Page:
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The Conservative Congregational Christian Conference, colloquially known as the CCCC or 4C's, is a Protestant Christian denomination operating in the United States. The denomination maintains headquarters in Lake Elmo, Minnesota, a suburb of St. Paul. It is a member of the World Evangelical Congregational Fellowship and the National Association of Evangelicals.



The CCCC was organized in 1948 by some Congregational Christian churches and ministers who disagreed with what they perceived as unacceptable liberal theological, moral, and political stances espoused (or tolerated) by the majority of the congregations and national leadership. By 1957, most CC churches entered a merger with the Evangelical and Reformed Church, forming the present United Church of Christ (UCC). Another dissenting CC group was the theologically more diverse National Association of Congregational Christian Churches (NACCC), which generally does not claim a place on the political spectrum, as a body.


As its name suggests, the CCCC espouses social and political conservatism and claims to be adamantly Bible-centered. It opposes such cultural practices as abortion, homosexuality and non-marital sexual activity. The CCCC believes itself to hold fast to orthodox Protestant Christian faith and inerrancy is a guiding principle in Biblical interpretation carried out by ministers and teachers. Some ministers have sought to revive an interest in the study and teachings of Puritanism; however, both Reformed and Arminian emphases may be found in the CCCC, as is usually the case with larger, more broadly-based evangelical groups.


The CCCC admits churches of any origin that operate according to congregational polity and that subscribe to the denomination's Statement of Faith, which contains most of the tenets of conservative evangelicalism as developed throughout the 20th century. Although refusing to permit critiques concerning the main points of doctrine, the CCCC does allow for local opinion and practices in matters not pertaining to those subjects addressed in the Statement. The motto “In essentials, unity. In non-essentials, liberty, and in all things, love” (coined by Puritan Richard Baxter) is repeated freely in CCCC circles. Member churches derive not only from the founding Congregational and Christian traditions, but also Evangelical and Reformed (former UCC member congregations), Baptist, and non-denominational heritages; most churches joining the CCCC subsequent to the denomination's founding have been acquisitions, rather than new starts.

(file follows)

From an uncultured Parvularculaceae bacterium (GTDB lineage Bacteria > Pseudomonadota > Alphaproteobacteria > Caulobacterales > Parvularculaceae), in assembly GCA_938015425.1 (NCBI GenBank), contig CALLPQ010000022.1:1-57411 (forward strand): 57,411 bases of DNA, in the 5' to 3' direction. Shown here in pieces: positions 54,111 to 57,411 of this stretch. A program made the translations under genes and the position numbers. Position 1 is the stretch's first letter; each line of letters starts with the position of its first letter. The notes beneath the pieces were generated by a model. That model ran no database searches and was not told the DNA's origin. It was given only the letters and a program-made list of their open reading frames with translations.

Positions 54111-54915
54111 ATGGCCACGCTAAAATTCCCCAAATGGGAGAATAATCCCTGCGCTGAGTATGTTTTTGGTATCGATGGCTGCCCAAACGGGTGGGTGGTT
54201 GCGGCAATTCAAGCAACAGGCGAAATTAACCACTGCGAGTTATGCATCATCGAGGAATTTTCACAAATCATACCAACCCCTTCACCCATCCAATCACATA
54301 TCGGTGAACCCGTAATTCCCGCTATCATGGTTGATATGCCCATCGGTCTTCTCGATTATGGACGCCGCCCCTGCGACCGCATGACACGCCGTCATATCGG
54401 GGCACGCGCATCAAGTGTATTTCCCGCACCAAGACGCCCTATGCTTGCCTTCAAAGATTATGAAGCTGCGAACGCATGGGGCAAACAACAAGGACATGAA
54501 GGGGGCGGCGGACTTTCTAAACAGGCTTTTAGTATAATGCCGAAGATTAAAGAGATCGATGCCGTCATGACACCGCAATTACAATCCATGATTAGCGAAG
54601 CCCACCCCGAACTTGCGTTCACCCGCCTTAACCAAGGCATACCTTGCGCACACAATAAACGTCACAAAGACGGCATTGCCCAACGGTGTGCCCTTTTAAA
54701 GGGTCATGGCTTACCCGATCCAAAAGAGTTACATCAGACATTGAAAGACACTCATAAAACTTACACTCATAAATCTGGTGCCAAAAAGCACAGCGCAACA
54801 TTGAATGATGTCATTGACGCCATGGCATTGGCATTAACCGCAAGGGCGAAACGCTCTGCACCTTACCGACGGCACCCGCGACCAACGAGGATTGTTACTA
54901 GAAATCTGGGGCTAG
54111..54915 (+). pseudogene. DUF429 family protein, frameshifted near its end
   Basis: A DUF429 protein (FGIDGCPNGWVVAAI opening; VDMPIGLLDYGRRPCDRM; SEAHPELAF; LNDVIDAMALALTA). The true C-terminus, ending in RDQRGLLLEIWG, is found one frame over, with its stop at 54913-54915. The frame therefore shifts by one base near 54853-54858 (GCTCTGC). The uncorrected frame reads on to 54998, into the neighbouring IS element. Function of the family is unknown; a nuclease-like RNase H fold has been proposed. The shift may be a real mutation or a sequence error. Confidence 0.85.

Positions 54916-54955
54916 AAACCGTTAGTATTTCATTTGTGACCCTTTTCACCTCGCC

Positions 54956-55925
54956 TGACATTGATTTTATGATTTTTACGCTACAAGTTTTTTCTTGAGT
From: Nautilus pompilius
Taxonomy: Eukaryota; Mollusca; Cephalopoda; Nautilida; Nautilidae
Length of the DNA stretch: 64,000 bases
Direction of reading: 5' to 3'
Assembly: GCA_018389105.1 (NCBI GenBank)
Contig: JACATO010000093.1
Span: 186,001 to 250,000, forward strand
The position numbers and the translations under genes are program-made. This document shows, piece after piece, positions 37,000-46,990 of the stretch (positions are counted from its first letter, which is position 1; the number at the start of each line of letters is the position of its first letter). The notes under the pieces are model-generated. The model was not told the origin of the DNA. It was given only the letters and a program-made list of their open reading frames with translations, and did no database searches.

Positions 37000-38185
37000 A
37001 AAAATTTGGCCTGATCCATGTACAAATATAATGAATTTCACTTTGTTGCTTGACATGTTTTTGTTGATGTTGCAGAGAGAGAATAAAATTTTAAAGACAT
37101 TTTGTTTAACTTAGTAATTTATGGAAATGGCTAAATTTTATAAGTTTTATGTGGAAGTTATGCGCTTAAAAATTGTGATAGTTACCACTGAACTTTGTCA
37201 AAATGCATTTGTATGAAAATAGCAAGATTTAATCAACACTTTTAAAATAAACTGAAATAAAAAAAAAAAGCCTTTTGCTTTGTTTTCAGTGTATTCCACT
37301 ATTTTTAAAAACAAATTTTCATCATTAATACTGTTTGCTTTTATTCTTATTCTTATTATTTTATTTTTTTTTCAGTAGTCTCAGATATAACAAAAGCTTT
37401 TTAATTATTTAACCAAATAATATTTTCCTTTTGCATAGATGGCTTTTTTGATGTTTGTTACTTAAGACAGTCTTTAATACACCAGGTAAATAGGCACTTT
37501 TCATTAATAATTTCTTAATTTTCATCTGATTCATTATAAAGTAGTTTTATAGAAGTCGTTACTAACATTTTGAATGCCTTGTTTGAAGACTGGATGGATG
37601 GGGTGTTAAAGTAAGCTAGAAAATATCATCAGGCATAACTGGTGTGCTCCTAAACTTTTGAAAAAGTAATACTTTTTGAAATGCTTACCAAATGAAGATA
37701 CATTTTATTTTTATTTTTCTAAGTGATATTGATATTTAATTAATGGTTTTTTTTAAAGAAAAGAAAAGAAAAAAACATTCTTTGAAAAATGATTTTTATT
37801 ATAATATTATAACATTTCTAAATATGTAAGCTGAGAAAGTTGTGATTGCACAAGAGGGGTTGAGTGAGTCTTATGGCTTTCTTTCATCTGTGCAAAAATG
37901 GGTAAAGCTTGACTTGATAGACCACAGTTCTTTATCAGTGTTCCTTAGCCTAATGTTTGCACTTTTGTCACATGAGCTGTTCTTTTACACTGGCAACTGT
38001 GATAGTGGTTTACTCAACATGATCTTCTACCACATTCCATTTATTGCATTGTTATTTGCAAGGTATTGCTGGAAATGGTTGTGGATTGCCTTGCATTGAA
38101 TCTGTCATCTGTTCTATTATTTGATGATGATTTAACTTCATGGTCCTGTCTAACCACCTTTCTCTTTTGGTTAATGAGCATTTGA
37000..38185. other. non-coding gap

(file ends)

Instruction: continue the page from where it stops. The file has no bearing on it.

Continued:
The local church is the basic unit of the CCCC, but churches and pastors nevertheless agree to voluntarily associate with other churches of like mind. To that end, regional fellowships are established across the United States, much in the same manner as the UCC and NACCC; the role of the regional body is more similar to the NACCC than the UCC, in order to restrain the tendency toward inter-congregational authority. Moderators of each area fellowship are chosen by the local fellowship (composed of representatives from area CCCC churches and nearby CCCC member ministers). Area Representatives are appointed by the Conference Minister (who functions as the Executive Director or National Pastor for the CCCC). Area Representatives serve as local CCCC contacts, to represent the Conference Minister, and to serve as a liaison between the national organization and the area fellowships.


As of 2005, the CCCC had 42,838 members in 275 churches.[1] It has experienced steady growth since its founding.[1] As of 2000, there were congregations in 30 states. Membership is concentrated primarily in Massachusetts, New York, Pennsylvania, and the Midwest.[2]

See also


  1. ^ a b "2008 Yearbook of American & Canadian Churches". The National Council of Churches. Retrieved 2009-12-17.  
  2. ^ "2000 Religious Congregations and Membership Study". Glenmary Research Center. Retrieved 2009-12-17.  


Yearbook, Conservative Congregational Christian Conference
Handbook of Denominations, 12th edition (Abingdon Press)
Modern Day Pilgrims (2000: Foresee Publications, St. Paul, Minn.)
Foresee (official newsletter of the Conference)

External links



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